The Well and the Shallows (1935)

Published in: on June 27, 2007 at 6:02 am  Leave a Comment  

“It gains an everlasting youth”

If we can read a popular detective tale six times it is only because we can forget it six times. A stupid sixpenny story (no half-hearted or dubious stupidity, but a full, strong, rich, human stupidity), a stupid sixpenny story, I say, is thus of the nature of an immortal, inexhaustible possession. Its conclusion is so entirely fatuous and unreasonable that, however often we have heard it, it always comes abruptly, like an explosion, like a gun going off by accident. The thing is so carelessly written that it is not even consistent with itself: there is no unity to recall. The reader cannot be expected to remember the book when the author cannot remember the last chapter. We cannot guess the end when the writer does not seem to know it. Such a story slips easily on and off the mind; it has no projecting sticks or straws of intelligence to catch anywhere on the memory. Hence, as I say, it becomes a thing of beauty and a joy forever. It gains an everlasting youth… It is beautiful and comforting to think what a vast army of amazingly brilliant detectives I have forgotten all about.

The Illustrated London News, 4 November 1905.

Published in: on June 20, 2007 at 5:00 am  Comments (1)  

“Too simple to be true”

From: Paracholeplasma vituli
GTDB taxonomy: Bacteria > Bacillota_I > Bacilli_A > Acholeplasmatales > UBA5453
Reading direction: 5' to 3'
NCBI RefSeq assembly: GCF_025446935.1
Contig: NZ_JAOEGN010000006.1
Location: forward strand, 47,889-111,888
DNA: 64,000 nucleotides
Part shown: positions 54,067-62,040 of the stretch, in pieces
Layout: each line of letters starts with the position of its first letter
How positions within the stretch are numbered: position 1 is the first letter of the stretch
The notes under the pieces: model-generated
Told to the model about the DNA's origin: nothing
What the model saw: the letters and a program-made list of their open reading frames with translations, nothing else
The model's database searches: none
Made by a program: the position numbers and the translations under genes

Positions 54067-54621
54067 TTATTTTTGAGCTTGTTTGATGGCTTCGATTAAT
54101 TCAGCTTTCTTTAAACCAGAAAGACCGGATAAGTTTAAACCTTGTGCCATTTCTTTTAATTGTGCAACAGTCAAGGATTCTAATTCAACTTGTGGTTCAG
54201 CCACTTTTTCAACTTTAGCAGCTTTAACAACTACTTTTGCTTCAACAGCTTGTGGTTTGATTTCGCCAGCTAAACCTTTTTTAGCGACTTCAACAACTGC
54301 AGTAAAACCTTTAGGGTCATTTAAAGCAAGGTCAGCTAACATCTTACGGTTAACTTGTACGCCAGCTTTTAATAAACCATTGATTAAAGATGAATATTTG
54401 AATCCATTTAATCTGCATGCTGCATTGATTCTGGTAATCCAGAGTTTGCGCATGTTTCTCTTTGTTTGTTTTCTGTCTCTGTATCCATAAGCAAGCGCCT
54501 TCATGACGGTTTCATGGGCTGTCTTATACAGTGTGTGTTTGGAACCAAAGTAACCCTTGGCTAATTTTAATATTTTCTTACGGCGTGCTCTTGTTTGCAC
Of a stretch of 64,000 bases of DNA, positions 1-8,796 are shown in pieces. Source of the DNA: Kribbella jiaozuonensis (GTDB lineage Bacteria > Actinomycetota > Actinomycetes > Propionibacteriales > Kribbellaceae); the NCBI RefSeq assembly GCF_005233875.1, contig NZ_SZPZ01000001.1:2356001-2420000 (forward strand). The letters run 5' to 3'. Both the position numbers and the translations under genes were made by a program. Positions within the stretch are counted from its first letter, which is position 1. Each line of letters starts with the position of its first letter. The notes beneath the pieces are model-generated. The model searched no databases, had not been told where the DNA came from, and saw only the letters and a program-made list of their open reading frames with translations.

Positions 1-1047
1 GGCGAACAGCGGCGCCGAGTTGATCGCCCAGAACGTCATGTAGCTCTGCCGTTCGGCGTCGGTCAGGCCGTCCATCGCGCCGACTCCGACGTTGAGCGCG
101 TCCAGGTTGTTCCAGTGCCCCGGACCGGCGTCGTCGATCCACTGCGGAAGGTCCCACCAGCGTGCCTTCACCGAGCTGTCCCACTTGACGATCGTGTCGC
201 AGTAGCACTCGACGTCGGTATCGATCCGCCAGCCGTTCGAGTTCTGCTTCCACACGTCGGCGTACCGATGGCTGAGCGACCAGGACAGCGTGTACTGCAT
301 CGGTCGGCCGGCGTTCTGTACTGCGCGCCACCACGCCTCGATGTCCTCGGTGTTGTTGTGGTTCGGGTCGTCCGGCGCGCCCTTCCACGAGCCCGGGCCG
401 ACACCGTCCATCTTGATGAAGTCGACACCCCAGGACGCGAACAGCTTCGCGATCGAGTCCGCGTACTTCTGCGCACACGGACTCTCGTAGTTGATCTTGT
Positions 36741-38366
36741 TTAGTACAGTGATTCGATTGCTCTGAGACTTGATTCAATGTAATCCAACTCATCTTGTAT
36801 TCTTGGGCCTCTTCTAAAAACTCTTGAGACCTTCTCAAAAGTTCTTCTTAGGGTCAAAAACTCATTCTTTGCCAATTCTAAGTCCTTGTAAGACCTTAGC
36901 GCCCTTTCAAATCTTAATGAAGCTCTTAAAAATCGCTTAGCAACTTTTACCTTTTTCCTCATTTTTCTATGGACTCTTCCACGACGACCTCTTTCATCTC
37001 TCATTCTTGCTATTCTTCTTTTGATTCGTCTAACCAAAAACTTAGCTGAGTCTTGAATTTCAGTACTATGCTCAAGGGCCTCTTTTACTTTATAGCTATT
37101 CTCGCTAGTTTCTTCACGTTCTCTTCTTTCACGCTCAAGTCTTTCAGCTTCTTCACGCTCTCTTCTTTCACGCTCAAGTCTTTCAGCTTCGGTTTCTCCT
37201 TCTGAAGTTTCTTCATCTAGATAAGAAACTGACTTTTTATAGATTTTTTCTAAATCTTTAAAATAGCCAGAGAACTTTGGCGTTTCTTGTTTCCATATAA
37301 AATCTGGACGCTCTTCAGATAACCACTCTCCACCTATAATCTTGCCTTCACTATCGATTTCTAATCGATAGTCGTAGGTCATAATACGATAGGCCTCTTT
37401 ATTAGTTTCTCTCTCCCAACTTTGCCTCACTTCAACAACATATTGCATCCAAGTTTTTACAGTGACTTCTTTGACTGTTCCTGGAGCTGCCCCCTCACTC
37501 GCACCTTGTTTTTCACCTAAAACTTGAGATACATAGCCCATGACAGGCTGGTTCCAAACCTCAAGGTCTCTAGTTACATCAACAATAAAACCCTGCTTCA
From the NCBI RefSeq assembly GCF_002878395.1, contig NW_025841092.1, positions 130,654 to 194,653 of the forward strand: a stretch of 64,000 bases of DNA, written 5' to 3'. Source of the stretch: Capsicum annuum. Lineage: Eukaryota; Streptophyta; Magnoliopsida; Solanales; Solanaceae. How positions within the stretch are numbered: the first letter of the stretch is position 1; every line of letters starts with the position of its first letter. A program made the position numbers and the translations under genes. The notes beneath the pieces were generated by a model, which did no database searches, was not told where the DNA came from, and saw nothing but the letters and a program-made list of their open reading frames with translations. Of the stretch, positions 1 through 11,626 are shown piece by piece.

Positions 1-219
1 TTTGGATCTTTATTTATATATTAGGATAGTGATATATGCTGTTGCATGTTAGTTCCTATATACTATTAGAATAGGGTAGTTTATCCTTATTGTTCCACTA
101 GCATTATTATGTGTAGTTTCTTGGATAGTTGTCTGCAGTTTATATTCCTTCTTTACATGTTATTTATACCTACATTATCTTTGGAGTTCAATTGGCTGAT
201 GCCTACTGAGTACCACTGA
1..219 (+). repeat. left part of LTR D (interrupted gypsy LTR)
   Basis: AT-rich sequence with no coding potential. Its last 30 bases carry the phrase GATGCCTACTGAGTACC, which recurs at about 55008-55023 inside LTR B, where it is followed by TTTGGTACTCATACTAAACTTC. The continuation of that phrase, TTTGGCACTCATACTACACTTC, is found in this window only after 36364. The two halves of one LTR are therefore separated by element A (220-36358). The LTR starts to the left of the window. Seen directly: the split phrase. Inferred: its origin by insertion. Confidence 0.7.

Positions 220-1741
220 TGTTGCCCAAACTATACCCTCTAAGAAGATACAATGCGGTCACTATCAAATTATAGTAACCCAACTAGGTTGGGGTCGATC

We have had during the last few centuries a series of extremely simple religions; each indeed trying to be more simple than the last. And the manifest mark of all these simplifications was, not only that they were finally sterile, but that they were very rapidly stale. A man had said the last word about them when he had said the first. Atheism is, I suppose, the supreme example of a simple faith. The man says there is no God; if he really says it in his heart, he is a certain sort of man so designated in Scripture. But, anyhow, when he has said it, he has said it; and there seems to be no more to be said. The conversation seems likely to languish. The truth is that the atmosphere of excitement, by which the atheist lived, was an atmosphere of thrilled and shuddering theism, and not of atheism at all; it was an atmosphere of defiance and not of denial. Irreverence is a very servile parasite of reverence; and has starved with its starving lord. After this first fuss about the merely aesthetic effect of blasphemy, the whole thing vanishes into its own void. If there were not God, there would be no atheists. It is easy to say this of the nineteenth century negation, for that sort of atheism is already one of the dead heresies. But what is not always noticed is that all the more modern forms of theism have the same blank. Theism is as negative as atheism. To say with the optimists that God is good, and therefore everything is good; or with the universalists that God is Love, and therefore everything is love; or with the Christian Scientists that God is Spirit, and therefore everything is Spirit; or, for that matter, with the pessimists that God is cruel, and therefore everything is a beastly shame; to say any of these things is to make a remark to which it is difficult to make any reply, except “Oh;” or possibly, in a rather feeble fashion, “Well, well.” The statement is certainly, in one sense, very complete; possibly a little too complete; and we find ourselves wishing it were a little more complex. And that is exactly the point. It is not complex enough to be a living organism. It has no vitality because it has no variety of function.